HIDDEN GEM: Air Force Space and Missile Museum at Cape Canaveral Preserves Hardware, Spirit of United States’ Ventures Into Space
By Space Coast Daily // August 2, 2017
located at Cape Canaveral Air Force Station
BREVARD COUNTY • CAPE CANAVERAL AIR FORCE STATION, FLORIDA – The Air Force Space and Missile Museum, located at Cape Canaveral Air Force Station, is a hidden gem that preserves both the hardware and the spirit of United States’ ventures into space.
The museum displays numerous missiles, rockets and related space equipment.
The primary mission is to collect, restore and exhibit items of historical significance which relate to the development and heritage of U.S. Air Force space launch activities.
This unique museum highlights the Air Force as a major participant in America’s space program and emphasizes activities at Cape Canaveral Air Force Station beginning in early 1950 and continuing today.
The Museum Foundation provides funding for exhibit maintenance and museum operations. Tours and gift shop operations are provided by a group of dedicated volunteers.
Management for the entire museum operation is the responsibility of the Museum Director, who is a civilian employee of the 45th Space Wing.
Since opening to the public in 1966, the museum has introduced millions of visitors to the history of rocketry and space flight. The museum grounds encompass two adjoining launch complexes, Launch Complex 26 and Launch Complex 5/6.
Launch Complex 26 is the site of the first successful launch of an American satellite, Explorer I, in 1958 by the U.S. Army. Beginning with early Redstone, Jupiter and Juno flights in 1957, Launch Complex 26 hosted 36 launches until its deactivation in 1963.
Three primates, Gordo, Able and Miss Baker, were launched here in 1958 and 1959, paving the way for future manned space flights. Launch Complex 26 also served as the site of numerous Jupiter launches as part of NATO’s combat crew training program through the early 1960s.
Launch Complex 5/6 is the launch site for the earliest Project Mercury missions. It was from Pad 5 that the first two American astronauts, Alan Shepard and Gus Grissom, were launched into space during 1961.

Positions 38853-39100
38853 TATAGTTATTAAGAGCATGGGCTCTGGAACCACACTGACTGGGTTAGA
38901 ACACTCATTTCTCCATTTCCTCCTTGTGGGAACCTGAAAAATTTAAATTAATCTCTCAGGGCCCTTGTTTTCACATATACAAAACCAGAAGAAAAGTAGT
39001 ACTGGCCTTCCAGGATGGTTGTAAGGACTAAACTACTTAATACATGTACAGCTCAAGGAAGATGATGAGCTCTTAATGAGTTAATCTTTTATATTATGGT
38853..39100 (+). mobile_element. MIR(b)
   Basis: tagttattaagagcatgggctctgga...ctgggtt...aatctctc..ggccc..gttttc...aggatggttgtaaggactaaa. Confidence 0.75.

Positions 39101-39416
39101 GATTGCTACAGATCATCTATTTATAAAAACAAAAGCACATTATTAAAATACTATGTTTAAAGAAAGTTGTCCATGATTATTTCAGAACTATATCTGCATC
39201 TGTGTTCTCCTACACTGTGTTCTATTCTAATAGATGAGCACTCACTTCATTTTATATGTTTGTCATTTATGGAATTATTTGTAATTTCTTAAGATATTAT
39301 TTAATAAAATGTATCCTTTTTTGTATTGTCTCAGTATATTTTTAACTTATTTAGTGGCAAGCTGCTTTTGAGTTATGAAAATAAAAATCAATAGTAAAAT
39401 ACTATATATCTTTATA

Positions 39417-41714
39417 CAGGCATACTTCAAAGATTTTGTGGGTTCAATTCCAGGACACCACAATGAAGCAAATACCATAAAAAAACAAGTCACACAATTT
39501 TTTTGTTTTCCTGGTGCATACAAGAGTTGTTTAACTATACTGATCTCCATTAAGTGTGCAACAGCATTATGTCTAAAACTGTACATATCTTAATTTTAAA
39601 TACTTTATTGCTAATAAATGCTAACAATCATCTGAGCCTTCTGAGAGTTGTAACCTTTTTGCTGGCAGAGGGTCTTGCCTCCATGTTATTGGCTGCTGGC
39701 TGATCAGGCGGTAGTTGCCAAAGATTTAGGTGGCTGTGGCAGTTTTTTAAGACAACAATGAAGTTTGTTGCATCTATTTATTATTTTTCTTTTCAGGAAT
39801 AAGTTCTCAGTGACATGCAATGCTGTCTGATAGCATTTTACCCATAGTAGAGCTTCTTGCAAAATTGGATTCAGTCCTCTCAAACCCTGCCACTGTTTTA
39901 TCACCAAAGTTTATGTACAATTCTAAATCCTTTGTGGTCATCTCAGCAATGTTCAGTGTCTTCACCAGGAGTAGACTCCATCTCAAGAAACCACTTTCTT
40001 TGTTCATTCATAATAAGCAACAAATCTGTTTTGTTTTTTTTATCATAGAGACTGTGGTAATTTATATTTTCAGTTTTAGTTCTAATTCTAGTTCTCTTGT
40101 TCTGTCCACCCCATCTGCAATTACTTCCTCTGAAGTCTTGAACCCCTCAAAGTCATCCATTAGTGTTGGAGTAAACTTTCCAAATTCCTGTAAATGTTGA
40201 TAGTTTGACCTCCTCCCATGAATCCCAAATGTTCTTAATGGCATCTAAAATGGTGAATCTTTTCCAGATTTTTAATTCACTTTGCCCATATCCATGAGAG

VISIT THE MUSEUM
The museum at Launch Complex 26 is accessible to the general public via a special bus tour called “Cape Canaveral Early Space Tour” that originates from the Kennedy Space Center Visitor Complex.
The two and one-half hour tour includes a tour of the museum and stops at several historic sites on Cape Canaveral Air Force Station. The tour runs four days a week (Thursday, Friday, Saturday and Sunday), launch schedule permitting. There is a fee for the tour, but admission to the museum is free. No Cape access pass is required.
The History Center contains historic information and displays for each Launch Complex (LC) at Cape Canaveral Air Force Station.
Photography is allowed and encouraged. Bring your lunch and enjoy the historic surroundings. Picnic tables, restrooms, gift shop and soft drink machine are on site.
ABOVE MAP: The Sands Space History Center, formerly known as The Air Force Space and Missile History Center, an extension of the museum, is located just outside the south gate of Cape Canaveral Air Force Station. From Phillips Parkway, follow Lighthouse Road toward SLC-17 and look for the museum sign at Complex 26. The museum is closed Thanksgiving Day, Christmas Day and New Years Day.